Powered By Blogger

About Me

Retired chief investment officer and former NYSE firm partner with 50 plus years experience in field as analyst / economist, portfolio manager / trader, and CIO who has superb track record with multi $billion equities and fixed income portfolios. Advanced degrees, CFA. Having done much professional writing as a young guy, I now have a cryptic style. 40 years down on and around The Street confirms: CAVEAT EMPTOR IN SPADES !!!

Sunday, November 16, 2014

Liquidity Cycle

Measured yr/yr, total US system liquidity growth (including the Fed's balance sheet) is in a
downtrend but remains a significantly positive 8% going into early Nov.. The stronger liquidity
growth since the latter part of 2013 has supported an acceleration in business activity with
US sales running about +6.5% yr/yr and SP 500 net per share rising more (Latest 12 mo. eps
is running about $115).

Hefty liquidity growth  normally underwrites an eventual cyclical acceleration of the inflation
rate, but that has yet to happen as slow global economic growth coupled with modest gains in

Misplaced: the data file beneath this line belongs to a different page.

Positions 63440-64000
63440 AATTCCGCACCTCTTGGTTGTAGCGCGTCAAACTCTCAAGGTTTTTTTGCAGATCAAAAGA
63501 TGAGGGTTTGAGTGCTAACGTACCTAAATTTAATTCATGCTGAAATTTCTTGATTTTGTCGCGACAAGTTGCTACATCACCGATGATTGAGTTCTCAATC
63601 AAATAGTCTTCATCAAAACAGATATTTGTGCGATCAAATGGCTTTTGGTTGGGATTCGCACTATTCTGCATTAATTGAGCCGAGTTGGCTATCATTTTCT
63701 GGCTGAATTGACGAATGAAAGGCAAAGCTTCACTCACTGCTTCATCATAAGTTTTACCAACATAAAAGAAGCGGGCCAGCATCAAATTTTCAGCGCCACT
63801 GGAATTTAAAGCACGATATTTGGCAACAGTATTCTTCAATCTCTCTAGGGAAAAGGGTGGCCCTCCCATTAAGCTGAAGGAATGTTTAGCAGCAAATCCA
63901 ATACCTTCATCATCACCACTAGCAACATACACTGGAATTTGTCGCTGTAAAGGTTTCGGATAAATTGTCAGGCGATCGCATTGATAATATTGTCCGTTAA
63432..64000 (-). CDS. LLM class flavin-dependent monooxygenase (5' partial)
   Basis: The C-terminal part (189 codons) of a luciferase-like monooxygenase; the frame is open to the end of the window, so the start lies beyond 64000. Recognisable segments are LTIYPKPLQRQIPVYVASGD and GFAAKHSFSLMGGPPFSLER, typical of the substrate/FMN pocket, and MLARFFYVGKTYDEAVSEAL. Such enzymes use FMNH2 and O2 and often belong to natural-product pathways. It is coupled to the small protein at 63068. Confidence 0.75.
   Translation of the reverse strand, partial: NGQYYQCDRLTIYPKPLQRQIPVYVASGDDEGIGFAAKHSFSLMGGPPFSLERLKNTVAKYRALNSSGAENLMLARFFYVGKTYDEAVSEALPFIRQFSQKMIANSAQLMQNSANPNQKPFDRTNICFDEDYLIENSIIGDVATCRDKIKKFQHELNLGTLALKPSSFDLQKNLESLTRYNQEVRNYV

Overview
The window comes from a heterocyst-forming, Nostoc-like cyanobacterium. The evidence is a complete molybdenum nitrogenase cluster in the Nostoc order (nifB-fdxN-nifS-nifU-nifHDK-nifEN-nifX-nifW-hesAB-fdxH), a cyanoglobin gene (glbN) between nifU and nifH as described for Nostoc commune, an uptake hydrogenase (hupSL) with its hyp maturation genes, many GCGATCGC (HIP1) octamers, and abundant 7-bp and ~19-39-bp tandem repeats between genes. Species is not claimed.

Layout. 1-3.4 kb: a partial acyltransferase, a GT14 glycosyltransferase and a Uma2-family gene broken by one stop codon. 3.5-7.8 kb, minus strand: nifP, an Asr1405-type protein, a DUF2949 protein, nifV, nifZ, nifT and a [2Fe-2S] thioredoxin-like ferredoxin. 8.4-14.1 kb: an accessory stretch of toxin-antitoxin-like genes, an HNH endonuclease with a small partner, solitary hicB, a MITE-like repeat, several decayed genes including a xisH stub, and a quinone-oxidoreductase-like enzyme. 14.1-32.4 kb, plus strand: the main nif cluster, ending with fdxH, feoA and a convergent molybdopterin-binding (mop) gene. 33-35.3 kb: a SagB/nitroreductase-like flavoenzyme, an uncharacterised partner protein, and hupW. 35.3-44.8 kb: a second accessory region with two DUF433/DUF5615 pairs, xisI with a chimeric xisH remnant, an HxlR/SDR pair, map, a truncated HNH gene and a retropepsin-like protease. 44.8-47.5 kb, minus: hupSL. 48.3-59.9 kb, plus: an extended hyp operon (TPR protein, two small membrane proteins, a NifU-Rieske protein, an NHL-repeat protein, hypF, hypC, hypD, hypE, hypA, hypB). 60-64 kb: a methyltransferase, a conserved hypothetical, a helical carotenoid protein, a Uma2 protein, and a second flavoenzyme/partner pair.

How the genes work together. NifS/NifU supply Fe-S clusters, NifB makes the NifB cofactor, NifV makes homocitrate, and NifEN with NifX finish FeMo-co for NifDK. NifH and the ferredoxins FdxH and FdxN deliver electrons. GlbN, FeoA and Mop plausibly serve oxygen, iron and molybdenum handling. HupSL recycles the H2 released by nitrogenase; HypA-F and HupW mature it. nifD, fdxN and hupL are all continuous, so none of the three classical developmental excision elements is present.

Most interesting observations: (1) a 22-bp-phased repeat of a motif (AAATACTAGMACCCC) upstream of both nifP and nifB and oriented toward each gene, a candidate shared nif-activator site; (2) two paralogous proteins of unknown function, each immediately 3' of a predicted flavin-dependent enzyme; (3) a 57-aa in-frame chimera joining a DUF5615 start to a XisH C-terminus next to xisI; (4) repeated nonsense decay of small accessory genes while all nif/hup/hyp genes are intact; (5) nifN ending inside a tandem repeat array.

production capacity have kept pricing relatively stable at a nominal level.

Private sector liquidity growth has been averaging 5.8% on a yr/yr basis, and with no more QE,
total US system liquidity growth by late 2015 could be down to about 4 - 5%. This suggests
that looking out to mid - 2016, business sales and earnings growth could be very much more
moderate than today with business pricing power remaining muted.

Thus it is that at the G-20 summit this week in Brisbane, participants pledged to use fiscal
policy, trade deals and, probably, more monetary easing to produce an additional $2 trillion
in global GDP over the next couple of years. We certainly do not know whether they will
be successful, but we do know they fear the return of the deflation wolf to the door.

From this point on, I regard the base economic case for the US to be veering toward the grim
side eventually and I would be delighted to be too conservative and to be wrong. For now, the
US should find the sailing relatively smooth as the liquidity tailwind is still fairly strong and
is moderating at a measured pace. But this will change as time wears on.


No comments: